© 2023 WUKY
Play Live Radio
Next Up:
0:00 0:00
Available On Air Stations

Bill Cutting Teacher Benefits Advances In Kentucky

AP Photo/Adam Beam
Retired teacher Meg Judd raises her arms and chants "Find funding first!" during a legislative committee hearing in Frankfort, Ky., Wednesday, March 7, 2018.

A bill cutting benefits for retired public school teachers cleared a key hurdle in the Kentucky legislature on Wednesday over the loud protests from educators chanting: “Vote them out!”

A state Senate committee voted 7-4 to advance Senate bill 1. It’s the first step for the bill to become law. If approved by the Senate and House of Representatives, retired teachers would see their annual cost-of-living raises cut by 33 percent for the next 12 years or until the system is at least 90 percent funded.

A consulting firm hired by the state says the changes would save taxpayers roughly $3.2 billion over the next 20 years. Most of those savings would come from changes to the Kentucky Teachers Retirement System.

The raises are “cost of living adjustments” given annually to retired teachers, who cannot receive Social Security benefits. Retirees like Meg Judd said teachers depend on those raises to keep up with rising expenses.

“I’m only given this amount of money to live on, so I’ve got to stretch it as far as I can,” she said while wearing a sticker declaring “My family and I will remember your vote.”

Other changes include not letting teachers accumulate sick days past July 1, meaning they can’t use them to boost their benefits when they retire. The bill would change the formula for teachers who have worked less than 20 years, encouraging them to work longer to get more generous benefits.

The bill also saves money by shifting some of the costs to local school districts. The change would come at a time when some districts are dangerously close to insolvency because of other funding issues.

But the state’s Republican leaders say the pension systems would likely fail without the changes. Kentucky has one of the worst funded public pension systems in the country. The state is at least $41 billion short of the money required to pay benefits over the next 30 years.

Last week, the House of Representatives approved a two-year budget that would put more than $3.3 billion into the pension system, or nearly 15 percent of all state spending.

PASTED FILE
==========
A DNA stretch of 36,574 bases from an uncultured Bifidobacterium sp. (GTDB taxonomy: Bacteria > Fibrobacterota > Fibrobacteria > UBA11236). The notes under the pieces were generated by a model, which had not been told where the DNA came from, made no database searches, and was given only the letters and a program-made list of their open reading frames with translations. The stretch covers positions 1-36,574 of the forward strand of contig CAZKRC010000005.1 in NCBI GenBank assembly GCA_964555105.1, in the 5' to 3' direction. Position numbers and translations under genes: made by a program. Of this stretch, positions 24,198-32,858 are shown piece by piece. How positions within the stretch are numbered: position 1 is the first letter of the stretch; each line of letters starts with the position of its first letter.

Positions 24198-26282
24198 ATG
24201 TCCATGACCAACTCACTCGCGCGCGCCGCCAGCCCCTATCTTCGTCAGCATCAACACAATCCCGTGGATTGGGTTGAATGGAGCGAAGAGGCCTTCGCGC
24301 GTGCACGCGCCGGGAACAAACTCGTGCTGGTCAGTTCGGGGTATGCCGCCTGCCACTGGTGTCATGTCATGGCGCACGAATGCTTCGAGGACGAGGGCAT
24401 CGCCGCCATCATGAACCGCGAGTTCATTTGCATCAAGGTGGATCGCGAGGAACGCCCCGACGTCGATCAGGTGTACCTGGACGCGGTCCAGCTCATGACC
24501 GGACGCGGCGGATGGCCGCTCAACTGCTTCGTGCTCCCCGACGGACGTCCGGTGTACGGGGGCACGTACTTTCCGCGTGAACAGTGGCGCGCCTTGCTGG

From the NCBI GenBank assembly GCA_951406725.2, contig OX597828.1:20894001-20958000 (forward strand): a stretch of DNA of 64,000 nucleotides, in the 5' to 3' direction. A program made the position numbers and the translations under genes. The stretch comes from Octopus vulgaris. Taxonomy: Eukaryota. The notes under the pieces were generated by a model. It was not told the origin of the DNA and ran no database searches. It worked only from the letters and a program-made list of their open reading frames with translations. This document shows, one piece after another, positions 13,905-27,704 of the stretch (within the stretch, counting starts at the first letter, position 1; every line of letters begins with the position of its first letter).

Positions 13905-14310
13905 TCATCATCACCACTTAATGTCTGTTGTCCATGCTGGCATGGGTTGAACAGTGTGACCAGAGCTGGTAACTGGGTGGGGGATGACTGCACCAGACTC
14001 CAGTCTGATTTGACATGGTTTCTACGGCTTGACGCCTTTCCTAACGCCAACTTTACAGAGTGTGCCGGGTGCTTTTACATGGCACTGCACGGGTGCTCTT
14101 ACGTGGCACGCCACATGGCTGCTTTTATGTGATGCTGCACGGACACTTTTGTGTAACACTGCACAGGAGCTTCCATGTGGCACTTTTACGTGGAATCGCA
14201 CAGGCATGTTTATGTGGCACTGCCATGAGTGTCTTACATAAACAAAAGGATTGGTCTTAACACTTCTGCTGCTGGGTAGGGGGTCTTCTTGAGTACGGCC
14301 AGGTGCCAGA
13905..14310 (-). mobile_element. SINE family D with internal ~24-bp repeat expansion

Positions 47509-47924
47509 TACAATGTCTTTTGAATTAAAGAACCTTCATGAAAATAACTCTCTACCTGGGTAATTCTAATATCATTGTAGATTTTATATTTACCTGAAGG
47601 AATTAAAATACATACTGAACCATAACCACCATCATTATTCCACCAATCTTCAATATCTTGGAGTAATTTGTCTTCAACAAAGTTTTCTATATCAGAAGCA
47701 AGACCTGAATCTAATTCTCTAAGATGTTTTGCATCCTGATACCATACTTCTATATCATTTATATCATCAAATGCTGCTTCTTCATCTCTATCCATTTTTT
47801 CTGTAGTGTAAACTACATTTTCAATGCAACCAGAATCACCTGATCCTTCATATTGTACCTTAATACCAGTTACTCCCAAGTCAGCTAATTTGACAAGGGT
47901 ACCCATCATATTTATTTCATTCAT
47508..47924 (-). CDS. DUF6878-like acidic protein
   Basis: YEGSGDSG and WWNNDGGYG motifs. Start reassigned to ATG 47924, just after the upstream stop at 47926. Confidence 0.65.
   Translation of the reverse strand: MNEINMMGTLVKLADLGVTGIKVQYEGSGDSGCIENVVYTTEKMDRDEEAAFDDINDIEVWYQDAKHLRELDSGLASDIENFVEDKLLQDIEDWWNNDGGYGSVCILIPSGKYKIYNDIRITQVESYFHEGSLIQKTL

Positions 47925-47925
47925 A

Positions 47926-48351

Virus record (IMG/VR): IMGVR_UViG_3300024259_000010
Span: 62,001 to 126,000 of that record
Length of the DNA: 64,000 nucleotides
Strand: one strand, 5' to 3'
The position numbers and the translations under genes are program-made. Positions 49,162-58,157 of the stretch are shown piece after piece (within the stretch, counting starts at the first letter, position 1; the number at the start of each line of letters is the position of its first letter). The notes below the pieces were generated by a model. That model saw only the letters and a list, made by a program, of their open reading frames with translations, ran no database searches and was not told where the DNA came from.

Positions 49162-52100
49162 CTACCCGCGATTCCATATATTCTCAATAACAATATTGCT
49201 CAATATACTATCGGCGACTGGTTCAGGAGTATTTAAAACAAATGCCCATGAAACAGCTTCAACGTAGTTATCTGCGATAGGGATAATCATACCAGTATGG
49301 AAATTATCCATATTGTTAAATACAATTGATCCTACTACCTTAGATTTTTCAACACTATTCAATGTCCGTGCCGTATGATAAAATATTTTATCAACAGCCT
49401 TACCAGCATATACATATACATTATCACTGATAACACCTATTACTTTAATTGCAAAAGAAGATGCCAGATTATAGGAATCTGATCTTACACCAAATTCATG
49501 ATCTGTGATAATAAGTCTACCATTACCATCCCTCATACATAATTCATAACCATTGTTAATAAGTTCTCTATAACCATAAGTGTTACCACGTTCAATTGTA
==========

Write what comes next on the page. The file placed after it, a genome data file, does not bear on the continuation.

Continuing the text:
“If we miss this opportunity to save the systems, we may not get another chance before it is too late,” said Republican Sen. Joe Bowen, the bill’s chief sponsor.

The proposed changes come during a time of increased tensions in public education. Thousands of teachers in nearby West Virginia went on strike recently in an effort to secure a 5 percent pay raise. Lawmakers there eventually agreed, but not before schools were closed for days.

Teachers and staff at 28 schools in eight central Kentucky districts plan a “walk in” protest Thursday morning, where they will gather outside of their schools and walk in together. Brent McKim, president of the Jefferson County Teachers Association that represents the state’s largest school district, said leaders hope to avoid a strike, but added: “Anything is possible.”

Asked if he was worried about the possibility of a strike, Kentucky Republican Gov. Matt Bevin said: “The reality is this, I’m saving the pension system. If they’re upset about it, it’s because their either ill-informed or willfully blind. I think the vast majority of teachers are none of the above.”

Many teachers and other public workers acknowledge the system is in bad shape, but they say lawmakers should find new money instead of cutting their benefits. Cheers erupted from educators in the audience Wednesday when one Democratic lawmaker suggested legalizing casino gambling and putting all of the taxes collected into the pension system.

But Bevin and others have said casino gambling and other revenue raising measures would not pass.

Democratic Attorney General Andy Beshear sent a letter to lawmakers on Tuesday, saying the bill is illegal and the state would likely lose a court challenge. But Republican Senate President Robert Stivers was undeterred. He said the bill would pass the Senate, likely in the next few days.

Related Content